Now some fresh pickings from the Political Grapevine:
‘Take Out Islamic Holy Sites’?
Colorado Republican Congressman Tom Tancredo (search) is refusing to apologize for suggesting that the U.S. could threaten to "take out [Islamic] holy sites," including Mecca (search), if Muslim terrorists attack U.S. cities with nuclear weapons. Democrats have called the remarks "ignorant" and "inexcusable," and the Bush State Department has called them ''insulting and offensive." But, writing in the Denver Post, Tancredo insists, "…[my remarks] may have offended some. But in this battle against fundamentalist Islam, I am hardly preoccupied with political correctness. ... As long as the war [against terrorism] goes on, being 'offended' should be the least on anyone's worries."
‘A Trio Of Easter Eggs’?
Washington Post fashion columnist Robin Givhan (search), who during the 2000 elections said then-Florida Secretary of State Katherine Harris looked like she put on her make-up "with a trowel," who has called President Bush's hair a "dull gray thatch" and described John Edwards' hair as a "beautiful shade of chocolate brown with honey-colored highlights,” now says the family of Supreme Court Nominee John Roberts looked like a "trio of Easter eggs" at last week's presidential announcement, adding that his children's clothes were "Old World, old money and a cut above the light-up/shoe-buying hoi polloi."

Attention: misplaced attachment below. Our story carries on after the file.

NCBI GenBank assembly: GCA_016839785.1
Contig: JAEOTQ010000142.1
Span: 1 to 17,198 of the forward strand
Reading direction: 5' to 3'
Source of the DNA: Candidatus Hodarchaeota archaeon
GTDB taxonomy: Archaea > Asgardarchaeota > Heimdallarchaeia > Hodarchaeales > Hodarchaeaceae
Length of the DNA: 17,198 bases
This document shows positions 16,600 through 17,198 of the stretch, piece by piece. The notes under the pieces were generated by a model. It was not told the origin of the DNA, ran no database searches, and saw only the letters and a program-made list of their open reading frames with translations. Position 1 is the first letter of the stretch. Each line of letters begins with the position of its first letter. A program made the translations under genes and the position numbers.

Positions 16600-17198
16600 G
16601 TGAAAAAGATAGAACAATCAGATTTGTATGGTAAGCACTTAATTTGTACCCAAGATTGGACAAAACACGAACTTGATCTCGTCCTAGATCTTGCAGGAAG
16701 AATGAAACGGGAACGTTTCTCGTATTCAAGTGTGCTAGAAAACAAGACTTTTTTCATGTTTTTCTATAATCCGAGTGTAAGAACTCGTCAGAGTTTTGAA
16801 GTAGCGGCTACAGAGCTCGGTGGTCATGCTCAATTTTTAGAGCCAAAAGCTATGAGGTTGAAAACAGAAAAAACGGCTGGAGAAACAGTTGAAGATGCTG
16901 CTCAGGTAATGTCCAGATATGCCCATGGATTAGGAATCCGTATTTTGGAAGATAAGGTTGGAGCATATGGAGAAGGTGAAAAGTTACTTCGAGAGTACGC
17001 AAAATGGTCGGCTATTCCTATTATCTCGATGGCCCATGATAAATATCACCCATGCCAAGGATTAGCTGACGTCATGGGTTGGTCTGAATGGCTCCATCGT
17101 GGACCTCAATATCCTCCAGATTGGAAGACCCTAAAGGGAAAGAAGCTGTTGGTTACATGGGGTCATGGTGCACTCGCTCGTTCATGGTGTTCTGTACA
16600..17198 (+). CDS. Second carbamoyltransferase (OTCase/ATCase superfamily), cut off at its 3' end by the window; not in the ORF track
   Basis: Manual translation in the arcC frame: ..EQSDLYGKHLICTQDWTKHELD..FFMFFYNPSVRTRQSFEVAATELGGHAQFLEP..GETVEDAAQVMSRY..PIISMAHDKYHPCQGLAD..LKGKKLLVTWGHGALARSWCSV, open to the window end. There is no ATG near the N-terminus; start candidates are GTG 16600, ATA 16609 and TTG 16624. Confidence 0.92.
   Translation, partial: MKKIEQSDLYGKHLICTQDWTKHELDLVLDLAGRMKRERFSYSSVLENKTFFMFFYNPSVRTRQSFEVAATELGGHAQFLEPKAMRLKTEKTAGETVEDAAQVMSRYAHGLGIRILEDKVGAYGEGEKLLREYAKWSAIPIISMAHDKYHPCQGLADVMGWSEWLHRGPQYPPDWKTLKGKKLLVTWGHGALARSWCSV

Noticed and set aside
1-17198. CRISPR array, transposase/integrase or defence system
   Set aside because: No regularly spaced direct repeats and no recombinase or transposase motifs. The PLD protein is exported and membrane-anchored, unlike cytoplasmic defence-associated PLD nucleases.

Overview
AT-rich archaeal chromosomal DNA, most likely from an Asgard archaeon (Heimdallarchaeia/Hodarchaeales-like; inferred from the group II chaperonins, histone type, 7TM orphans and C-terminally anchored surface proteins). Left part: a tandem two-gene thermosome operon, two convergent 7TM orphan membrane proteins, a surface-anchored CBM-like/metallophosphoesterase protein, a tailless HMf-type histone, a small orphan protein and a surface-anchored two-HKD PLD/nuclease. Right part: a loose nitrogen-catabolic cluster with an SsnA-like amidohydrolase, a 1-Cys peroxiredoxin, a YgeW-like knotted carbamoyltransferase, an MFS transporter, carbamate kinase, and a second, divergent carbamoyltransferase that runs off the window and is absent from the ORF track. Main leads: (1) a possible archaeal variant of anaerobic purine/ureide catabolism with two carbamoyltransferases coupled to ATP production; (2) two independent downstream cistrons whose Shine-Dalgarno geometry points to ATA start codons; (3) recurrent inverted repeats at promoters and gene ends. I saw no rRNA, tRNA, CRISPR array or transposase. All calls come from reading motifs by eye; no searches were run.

Overall, Givhan said, the family did not represent the "commonly accepted styles of this century."
Pennsylvania Democratic Lieutenant Governor Catherine Baker Knoll (search) showed up — uninvited — to the funeral of a Marine killed in Iraq last week, gave out her business card, and according to the soldier's family said, "I want you to know our government is against this war." The soldier's sister-in-law, quoted by the Pittsburgh Post-Gazette, says she's "disgusted" that Baker Knoll "made a mockery of [the Marine's] death."
Baker Knoll has apologized, saying, "My heart and prayers are with your family," and adding that she offered her business card to show her willingness to help.
Senate Majority Leader Bill Frist (search), accused of being "ineffective" by some, has already raised more than $1.9 million this year for his Volunteer Political Action Committee — a major cash source for Republican congressional candidates. The PAC's fundraising is twice that of any other Senator's.
And, according to Roll Call newspaper, that's largely due to a shift in strategy, from big GOP donors to a direct-mail campaign. The campaign cost more than $700,000, but it put Frist's name in thousands of households across the nation.
— FOX News' Michael Levine contributed to this report